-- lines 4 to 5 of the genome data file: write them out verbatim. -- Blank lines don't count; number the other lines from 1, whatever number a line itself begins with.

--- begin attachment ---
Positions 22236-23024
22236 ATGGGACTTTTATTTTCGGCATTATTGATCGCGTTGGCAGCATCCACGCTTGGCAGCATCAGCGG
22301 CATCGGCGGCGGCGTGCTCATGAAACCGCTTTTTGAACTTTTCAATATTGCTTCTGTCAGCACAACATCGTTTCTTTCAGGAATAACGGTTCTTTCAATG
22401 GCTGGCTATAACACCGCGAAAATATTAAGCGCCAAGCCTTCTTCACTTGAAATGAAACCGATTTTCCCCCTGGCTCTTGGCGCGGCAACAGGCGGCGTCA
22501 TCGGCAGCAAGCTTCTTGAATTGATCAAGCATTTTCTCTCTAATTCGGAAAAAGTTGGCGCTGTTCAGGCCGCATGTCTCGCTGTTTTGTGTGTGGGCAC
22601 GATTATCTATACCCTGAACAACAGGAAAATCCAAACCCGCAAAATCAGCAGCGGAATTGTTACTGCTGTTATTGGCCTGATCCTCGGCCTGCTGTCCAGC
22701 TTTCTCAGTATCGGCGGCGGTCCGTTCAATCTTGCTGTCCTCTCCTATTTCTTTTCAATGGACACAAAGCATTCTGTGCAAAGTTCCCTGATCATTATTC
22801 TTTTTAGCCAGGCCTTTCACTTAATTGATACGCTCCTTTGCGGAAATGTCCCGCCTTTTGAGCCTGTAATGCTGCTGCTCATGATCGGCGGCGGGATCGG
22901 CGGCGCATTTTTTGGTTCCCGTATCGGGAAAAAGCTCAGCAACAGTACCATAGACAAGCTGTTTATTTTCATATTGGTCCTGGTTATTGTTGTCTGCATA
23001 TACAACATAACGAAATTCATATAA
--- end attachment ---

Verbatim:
22401 GCTGGCTATAACACCGCGAAAATATTAAGCGCCAAGCCTTCTTCACTTGAAATGAAACCGATTTTCCCCCTGGCTCTTGGCGCGGCAACAGGCGGCGTCA
22501 TCGGCAGCAAGCTTCTTGAATTGATCAAGCATTTTCTCTCTAATTCGGAAAAAGTTGGCGCTGTTCAGGCCGCATGTCTCGCTGTTTTGTGTGTGGGCAC